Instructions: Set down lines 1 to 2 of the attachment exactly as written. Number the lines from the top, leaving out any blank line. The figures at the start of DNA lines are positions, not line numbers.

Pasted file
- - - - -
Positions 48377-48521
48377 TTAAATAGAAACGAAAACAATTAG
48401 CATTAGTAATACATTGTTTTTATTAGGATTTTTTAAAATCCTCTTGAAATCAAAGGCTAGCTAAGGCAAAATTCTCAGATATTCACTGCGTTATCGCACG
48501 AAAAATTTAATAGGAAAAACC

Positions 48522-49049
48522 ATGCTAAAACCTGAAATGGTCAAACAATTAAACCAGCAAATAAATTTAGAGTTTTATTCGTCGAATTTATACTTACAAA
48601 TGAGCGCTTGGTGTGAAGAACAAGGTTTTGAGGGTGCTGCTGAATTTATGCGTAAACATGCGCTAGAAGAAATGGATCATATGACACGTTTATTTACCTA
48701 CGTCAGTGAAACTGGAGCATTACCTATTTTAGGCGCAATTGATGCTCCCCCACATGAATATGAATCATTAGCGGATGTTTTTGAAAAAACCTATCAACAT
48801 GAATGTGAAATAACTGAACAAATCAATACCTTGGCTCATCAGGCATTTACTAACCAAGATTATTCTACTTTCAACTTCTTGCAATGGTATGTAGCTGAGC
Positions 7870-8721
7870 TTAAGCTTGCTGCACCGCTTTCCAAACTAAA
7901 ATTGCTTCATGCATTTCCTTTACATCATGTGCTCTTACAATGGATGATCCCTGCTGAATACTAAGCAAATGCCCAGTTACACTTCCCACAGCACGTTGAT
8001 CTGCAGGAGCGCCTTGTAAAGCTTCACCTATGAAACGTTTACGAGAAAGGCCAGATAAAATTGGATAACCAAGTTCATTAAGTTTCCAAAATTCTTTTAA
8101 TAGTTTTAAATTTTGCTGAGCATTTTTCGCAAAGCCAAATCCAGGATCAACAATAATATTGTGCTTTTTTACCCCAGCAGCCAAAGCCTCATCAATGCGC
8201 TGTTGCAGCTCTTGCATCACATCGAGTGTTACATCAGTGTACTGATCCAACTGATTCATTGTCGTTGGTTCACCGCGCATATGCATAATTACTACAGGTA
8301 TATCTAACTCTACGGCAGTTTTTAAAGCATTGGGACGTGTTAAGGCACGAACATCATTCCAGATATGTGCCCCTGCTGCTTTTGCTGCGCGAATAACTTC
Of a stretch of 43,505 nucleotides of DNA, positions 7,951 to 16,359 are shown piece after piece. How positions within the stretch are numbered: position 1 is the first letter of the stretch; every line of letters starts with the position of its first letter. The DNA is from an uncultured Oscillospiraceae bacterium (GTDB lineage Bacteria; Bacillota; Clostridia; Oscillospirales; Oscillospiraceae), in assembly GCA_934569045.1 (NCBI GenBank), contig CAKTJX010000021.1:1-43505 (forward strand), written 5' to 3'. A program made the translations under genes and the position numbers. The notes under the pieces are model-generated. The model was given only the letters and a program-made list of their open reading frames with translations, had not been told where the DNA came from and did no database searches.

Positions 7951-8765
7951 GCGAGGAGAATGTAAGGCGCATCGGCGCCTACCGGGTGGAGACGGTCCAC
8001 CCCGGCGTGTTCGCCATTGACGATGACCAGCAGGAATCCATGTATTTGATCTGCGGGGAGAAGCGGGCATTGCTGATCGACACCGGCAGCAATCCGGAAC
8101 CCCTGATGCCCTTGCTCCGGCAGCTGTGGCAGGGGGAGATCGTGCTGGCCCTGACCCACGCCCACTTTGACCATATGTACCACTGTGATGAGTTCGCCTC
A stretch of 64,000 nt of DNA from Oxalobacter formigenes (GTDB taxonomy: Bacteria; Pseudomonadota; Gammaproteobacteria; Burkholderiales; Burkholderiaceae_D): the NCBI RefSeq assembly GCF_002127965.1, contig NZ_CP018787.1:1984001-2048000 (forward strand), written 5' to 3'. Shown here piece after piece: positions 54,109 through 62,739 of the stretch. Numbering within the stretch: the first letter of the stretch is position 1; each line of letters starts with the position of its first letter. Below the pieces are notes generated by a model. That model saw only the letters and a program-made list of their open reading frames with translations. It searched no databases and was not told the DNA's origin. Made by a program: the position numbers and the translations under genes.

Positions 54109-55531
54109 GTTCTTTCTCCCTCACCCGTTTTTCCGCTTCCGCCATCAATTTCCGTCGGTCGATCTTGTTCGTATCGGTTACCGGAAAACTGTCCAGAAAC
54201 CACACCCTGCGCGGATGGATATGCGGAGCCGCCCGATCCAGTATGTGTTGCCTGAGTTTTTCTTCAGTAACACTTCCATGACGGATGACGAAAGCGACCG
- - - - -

Positions 48377-48521
48377 TTAAATAGAAACGAAAACAATTAG